In a fascinating interview with Robert Costa in today’s Washington Post, Carson went through his daily affirmations:
What I’ve been emphasizing on the road lately is that strength is not defined by the decibels of which you say something or by the gesticulations associated with it, but by the accomplishments of one’s life. What have you faced, and how have you faced those things?
When I was appointed director of pediatric neurosurgery, pediatric neurosurgery at [Johns] Hopkins wasn’t on the map. By 2008, it was ranked number one by U.S. News & World Report. A weak person doesn’t do that. A weak person isn’t named one of 89 living legends by the Library of Congress on the occasion of its 200th anniversary. A weak person isn’t selected by CNN and Time magazine as one of the 20 foremost physicians and surgeons in America. That was before they discovered that I’m conservative. A weak person doesn’t have all of these honorary degrees. Most people of accomplishment have one, maybe two or three honorary degrees at most. It’s the highest award that a university gives out. I have 67. That’s probably not indicative of a weak person who doesn’t get things done.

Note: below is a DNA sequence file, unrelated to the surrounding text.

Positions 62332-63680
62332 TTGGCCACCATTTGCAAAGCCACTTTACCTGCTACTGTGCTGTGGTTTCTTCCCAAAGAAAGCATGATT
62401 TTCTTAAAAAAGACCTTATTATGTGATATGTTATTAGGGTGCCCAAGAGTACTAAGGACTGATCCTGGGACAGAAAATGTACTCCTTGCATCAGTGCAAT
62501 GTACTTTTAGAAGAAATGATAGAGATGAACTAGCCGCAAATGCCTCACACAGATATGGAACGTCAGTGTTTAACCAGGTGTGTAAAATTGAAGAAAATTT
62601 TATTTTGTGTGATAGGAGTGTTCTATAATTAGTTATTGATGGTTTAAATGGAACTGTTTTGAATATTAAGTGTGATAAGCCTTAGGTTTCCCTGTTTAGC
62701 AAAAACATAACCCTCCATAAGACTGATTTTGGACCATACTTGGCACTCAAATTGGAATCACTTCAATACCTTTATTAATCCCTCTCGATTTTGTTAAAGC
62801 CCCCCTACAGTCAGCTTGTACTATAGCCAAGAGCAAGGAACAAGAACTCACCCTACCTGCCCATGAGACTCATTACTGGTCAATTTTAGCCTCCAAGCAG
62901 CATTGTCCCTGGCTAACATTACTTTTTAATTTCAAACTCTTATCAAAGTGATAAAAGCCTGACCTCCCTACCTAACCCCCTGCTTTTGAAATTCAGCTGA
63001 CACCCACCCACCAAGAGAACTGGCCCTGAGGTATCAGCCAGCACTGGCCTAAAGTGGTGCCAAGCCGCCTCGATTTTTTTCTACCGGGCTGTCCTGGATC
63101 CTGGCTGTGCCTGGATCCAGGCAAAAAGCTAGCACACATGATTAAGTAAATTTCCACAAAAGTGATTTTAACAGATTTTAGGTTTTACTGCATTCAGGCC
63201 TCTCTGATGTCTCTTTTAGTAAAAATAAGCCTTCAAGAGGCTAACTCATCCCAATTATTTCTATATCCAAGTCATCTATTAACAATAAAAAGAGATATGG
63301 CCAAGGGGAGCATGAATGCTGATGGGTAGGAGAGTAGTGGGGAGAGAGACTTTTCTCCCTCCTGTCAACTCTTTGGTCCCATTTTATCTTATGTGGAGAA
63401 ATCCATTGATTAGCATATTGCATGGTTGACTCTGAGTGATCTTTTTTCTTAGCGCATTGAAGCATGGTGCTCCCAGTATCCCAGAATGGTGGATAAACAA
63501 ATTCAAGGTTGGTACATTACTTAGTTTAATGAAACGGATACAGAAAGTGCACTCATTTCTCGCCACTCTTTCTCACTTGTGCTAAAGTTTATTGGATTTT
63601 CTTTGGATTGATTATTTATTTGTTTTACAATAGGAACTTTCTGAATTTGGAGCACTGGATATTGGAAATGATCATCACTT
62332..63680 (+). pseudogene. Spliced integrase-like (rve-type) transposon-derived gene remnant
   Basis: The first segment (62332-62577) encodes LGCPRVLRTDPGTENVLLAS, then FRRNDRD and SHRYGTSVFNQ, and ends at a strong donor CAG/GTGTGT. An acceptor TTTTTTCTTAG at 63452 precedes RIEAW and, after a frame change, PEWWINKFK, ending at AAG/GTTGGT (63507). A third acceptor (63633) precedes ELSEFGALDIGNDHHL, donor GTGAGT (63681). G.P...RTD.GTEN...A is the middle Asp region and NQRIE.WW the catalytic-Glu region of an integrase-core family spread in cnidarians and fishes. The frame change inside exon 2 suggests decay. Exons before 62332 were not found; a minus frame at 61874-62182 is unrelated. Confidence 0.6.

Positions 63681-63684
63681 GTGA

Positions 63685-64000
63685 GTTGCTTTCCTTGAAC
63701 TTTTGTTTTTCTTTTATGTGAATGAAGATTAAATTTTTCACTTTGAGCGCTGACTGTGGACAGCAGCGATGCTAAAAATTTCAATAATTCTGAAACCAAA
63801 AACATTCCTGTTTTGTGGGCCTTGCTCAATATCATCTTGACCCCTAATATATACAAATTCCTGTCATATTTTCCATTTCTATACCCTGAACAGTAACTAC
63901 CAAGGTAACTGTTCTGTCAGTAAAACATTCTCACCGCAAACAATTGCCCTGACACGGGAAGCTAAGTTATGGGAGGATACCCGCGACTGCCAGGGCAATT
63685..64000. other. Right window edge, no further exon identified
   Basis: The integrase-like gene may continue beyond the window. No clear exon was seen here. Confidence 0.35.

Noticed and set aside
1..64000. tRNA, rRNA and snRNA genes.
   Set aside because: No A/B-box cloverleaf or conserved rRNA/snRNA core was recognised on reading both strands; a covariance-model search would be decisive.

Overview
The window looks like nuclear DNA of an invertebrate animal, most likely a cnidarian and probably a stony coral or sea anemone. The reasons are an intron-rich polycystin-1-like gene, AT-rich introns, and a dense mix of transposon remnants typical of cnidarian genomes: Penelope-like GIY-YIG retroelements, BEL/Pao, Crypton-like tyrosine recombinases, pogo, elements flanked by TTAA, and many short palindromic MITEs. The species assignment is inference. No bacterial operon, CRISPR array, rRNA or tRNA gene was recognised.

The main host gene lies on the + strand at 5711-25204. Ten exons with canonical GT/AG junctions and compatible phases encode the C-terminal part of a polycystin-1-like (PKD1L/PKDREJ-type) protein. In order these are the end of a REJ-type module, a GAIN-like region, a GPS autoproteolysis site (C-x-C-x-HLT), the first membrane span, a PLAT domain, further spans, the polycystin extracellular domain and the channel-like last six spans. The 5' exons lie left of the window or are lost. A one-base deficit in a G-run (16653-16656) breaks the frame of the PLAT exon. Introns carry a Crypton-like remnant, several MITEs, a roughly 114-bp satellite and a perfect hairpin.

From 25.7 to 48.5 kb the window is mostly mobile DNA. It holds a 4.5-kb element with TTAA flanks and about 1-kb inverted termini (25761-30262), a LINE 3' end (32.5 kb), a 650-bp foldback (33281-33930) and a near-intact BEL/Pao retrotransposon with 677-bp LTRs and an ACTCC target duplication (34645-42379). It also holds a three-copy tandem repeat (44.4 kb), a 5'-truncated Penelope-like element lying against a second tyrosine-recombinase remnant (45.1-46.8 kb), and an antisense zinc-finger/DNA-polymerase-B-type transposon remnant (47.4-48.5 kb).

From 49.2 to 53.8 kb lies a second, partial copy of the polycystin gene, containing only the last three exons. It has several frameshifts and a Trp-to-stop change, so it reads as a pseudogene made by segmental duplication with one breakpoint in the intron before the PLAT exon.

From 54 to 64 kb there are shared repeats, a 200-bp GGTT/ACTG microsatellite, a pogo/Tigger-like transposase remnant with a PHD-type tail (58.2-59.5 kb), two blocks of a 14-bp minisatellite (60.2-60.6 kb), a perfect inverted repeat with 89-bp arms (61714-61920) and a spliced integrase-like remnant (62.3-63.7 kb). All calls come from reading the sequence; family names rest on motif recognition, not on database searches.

Carson is solidifying his hold on the title of “Stuart Smalley of the 2016 presidential election” and seems very secure in his sense of self. Of course, if he really thinks that all of those worldly honorifics are more than castles made of sand, he may want to watch Citizen Kane, a film that made quite an impression on his rival, Donald Trump.